–Gill Sotu


JESSICA HILT
As a writer, I often read other writers and figure out what I can steal from them to add to my own writing. Leena Krohn is a Finnish writer that mixes detail with a philosophical take on the natural world. Her writing is this grotesque and wonderful level of body horror that makes us keenly aware of human mortality but what I want to steal from her writing is that she also combines this with the environment (the bugs, the plants, the soil) that makes me realize the ecosystem of which we’re all part. http://electricliterature.com/lucilia-illustris-by-leena-krohn-recommended-by-jeff-vandermeer/

Right now you can also buy her collected fiction at Story Bundle (pay what you can).
–Jessica Hilt

Sean Bonney
“Corpus Hermeticum: On the Revolution of the Heavenly Spheres.”

Dressed in a porkpie hat, a shabby coat and with ACAB tattooed on his knuckles, I knew I would like Sean Bonney right away. The English poet, who now lives in Berlin, read at the Vermin on the Mount/VLAK collaboration held in the basement of Power Lunches Arts Café in Hackney. Bonney read a piece called “Corpus Hermeticum: On the Revolution of the Heavenly Spheres.” It’s an electric piece of writing that I haven’t stopped thinking about. The piece begins in language that is borderline apocalyptic—cryptic with a bit of humor—before delving into incidents of state-sponsored violence in the city of London from the building of the debtor’s prison Newgate in 1188 to Robert Peel who created and organized the modern British police.

Bonney delivery was angry and deliberate, punctuated with reminders that “This really happened.” The poem culminates in an incredible rant against police oppression that hasn’t left me since I heard it eight months ago:

don’t say “tall skinny latté” say fuck the police, for
“the earth’s gravitational pull” say fuck the police, for
“make it new” say fuck the police
                                                       don’t say “spare change”
say fuck the police, don’t say “happy new year” say fuck the police
perhaps say “rewrite the calendar” but after that, immediately
after that say fuck the police

Bonney’s poem serves as both a reminder and a wake-up call. The problems we’re having here with police aggression in the United States aren’t due to a bad cop in Cleveland or New York or a few bad cops in Ferguson or Baltimore but with our institutions that prey on society’s weakest and most vulnerable members: the poor, the uneducated, the unsheltered. And if you don’t share the same class, skin color, or belief system as the people in power, you’re fucked. This story, in all of its many shapes—class warfare, gender violence, racial injustice, religious intolerance—is the story of 2015 and one we cannot ignore in 2016 and going forward.

You can read the poem here or listen to him perform the piece (highly recommended). Bonney’s new book Letters Against the Firmament is available here.
–Jim Ruland


JULIA EVANS
(So Say We All’s Program Coordinator)
While I would like to say that my favorite book this year was Black Candies, it was published by SSWA and edited by one of my best friends which feels like total nepotism. So I’m going to cheat by mentioning it anyway before my official answer, which is: The thing that hit me below the belt the hardest this year was this piece by Elizabeth Ellen on Hobart: A REVIEW OF BY THE SEA, OR, HOW TO BE AN ARTIST AND FEMALE, I.E. HOW TO BE UNLIKABLE, OR, HOW TO (NOT) PANDER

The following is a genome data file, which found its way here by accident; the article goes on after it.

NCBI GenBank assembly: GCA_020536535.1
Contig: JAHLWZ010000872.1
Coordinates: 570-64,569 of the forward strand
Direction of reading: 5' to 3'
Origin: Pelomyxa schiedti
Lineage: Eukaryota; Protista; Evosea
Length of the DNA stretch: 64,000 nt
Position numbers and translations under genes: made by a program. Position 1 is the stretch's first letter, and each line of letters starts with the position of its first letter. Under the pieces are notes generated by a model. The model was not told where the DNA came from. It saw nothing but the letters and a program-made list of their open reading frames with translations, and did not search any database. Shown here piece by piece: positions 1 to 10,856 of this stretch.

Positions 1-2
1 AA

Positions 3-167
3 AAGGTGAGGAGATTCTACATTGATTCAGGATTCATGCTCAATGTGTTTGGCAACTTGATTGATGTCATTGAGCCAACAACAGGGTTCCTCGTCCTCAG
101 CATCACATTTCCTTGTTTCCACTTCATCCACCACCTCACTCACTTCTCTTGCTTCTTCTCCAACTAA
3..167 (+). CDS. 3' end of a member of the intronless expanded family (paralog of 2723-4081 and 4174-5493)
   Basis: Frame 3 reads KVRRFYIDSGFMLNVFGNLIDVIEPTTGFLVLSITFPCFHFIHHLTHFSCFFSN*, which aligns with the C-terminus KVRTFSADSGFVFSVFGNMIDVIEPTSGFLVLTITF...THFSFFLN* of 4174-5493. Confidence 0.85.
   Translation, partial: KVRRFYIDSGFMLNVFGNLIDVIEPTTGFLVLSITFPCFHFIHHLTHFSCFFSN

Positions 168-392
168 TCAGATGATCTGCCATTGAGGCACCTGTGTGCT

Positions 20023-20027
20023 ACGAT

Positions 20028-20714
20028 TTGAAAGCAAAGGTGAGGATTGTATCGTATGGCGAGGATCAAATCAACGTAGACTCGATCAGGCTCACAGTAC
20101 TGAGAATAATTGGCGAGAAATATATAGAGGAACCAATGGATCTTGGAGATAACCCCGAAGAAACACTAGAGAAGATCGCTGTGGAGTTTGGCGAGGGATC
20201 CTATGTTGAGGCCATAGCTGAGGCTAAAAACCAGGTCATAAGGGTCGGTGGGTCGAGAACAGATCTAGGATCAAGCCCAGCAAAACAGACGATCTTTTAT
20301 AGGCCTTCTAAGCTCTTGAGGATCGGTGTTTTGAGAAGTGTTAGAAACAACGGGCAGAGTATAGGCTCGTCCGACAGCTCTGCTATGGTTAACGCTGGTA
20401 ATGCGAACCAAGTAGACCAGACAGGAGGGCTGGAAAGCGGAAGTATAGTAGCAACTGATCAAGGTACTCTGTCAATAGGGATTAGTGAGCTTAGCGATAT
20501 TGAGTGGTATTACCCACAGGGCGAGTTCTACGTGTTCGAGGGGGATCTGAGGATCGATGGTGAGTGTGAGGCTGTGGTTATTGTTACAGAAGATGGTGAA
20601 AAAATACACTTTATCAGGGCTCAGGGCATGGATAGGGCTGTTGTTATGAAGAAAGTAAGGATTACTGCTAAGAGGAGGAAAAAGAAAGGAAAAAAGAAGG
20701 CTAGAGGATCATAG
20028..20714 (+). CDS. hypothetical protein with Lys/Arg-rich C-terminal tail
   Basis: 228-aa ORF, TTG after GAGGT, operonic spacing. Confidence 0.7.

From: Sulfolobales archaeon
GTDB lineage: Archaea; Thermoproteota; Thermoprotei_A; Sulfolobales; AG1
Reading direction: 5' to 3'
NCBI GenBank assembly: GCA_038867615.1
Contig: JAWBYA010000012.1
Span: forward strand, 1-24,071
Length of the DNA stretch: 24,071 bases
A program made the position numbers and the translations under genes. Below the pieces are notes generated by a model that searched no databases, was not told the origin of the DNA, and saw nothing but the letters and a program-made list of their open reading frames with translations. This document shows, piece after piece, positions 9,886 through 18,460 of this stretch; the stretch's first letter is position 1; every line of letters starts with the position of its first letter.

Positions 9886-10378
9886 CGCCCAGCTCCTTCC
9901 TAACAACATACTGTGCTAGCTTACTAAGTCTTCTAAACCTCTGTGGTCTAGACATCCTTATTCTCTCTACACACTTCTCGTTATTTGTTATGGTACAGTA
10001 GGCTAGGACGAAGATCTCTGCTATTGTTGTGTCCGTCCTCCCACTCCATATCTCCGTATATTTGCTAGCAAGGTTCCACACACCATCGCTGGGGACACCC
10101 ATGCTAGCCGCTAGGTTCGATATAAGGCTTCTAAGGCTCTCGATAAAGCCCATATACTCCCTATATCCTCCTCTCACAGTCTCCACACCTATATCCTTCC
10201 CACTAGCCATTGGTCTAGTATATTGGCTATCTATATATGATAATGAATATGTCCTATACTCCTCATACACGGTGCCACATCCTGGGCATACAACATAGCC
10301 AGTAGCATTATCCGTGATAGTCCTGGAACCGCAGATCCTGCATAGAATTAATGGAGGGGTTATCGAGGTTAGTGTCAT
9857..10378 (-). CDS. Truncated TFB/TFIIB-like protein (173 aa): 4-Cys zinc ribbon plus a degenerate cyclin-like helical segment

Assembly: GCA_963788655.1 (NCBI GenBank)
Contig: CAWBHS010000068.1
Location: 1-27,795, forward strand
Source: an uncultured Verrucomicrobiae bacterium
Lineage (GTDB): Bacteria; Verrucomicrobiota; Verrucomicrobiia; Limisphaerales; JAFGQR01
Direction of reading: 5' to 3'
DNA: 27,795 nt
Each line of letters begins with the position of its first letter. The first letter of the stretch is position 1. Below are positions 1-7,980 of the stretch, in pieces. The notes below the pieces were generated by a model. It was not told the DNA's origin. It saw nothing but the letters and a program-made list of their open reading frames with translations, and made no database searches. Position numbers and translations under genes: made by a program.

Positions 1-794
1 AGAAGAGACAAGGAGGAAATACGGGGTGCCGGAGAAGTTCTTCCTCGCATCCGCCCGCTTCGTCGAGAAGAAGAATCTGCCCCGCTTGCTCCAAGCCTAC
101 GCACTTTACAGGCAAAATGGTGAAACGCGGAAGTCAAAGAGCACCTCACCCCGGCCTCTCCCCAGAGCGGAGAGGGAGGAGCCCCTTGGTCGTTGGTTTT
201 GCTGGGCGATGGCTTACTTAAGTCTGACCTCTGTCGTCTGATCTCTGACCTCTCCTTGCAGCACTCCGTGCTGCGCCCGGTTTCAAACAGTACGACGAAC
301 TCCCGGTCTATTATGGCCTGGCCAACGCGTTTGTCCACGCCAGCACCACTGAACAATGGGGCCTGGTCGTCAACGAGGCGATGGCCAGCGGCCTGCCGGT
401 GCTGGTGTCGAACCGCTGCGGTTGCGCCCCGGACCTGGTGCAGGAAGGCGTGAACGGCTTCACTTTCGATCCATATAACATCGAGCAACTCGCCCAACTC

At first you think it might be a review of By The Sea, an Angelina Jolie movie you haven’t seen, and then you think it’s a review of Angelina As A Person, but before you know it you realize the story is about you, it’s about your own writing, your own art, and your own marriage, it’s about your own experience as a woman trying to make art, your own unlikableness, and you’ve never even cared about Angelina Jolie before anyway. It’s a beautiful, fractured read, vulnerable and raw, and it comes on the heels of a year that was very difficult — and very transformative — for women in art. In particular, for women in writing. Also the title is killer.
–Julia Evans

We thank you for reading, we hope you enjoy our picks for 2015, and we’d love to hear from you in 2016. Until then, please consider donating to our year-end fundraising drive. It takes a village, and we love it when you pop in for a cup of tea. Let’s make some art together.

Vermin On The Mount

Coming to San Diego’s East Village this Saturday is Vermin On The Mount, a series of writers telling stories that was based in L.A. starting in 2004.  Lucky for us, Vermin has decided to take a trip down south to celebrate it’s sixth year on the planet.  The evening will consist of a slew of “irreverent readings” from a variety of scribes, including So Say We All communications director Jess Jollett and hosted by featured SSWA artist and Vermin founder Jim Ruland.

According to Vermin On The Mount, the night will consist of…

“…four writers from across the country, touring together in a van out of Tucson, Arizona, will perform alongside four of San Diego’s finest writers. Vermin on the Mount represents a fantastic opportunity for San Diegans to see an eclectic showcase of emerging literary stars and exceptional local talent.”

The night’s performances include works by the following writers and artists:

  • AARON BURCH
  • LISA FUGARD
  • AMELIA GRAY
  • LINDSAY HUNTER
  • JESS JOLLETT
  • ENRIQUE LIMÓN
  • ADAM NOVY
  • ANDREW ROE

Come out and support a great night of storytelling in San Diego with some of SSWA’s favorite raconteurs.

Also, get more information about San Diego storytelling, Vermin On The Mount, and So Say We All’s performers at:
Vermin’s Blog
Sushi Arts & Performance Space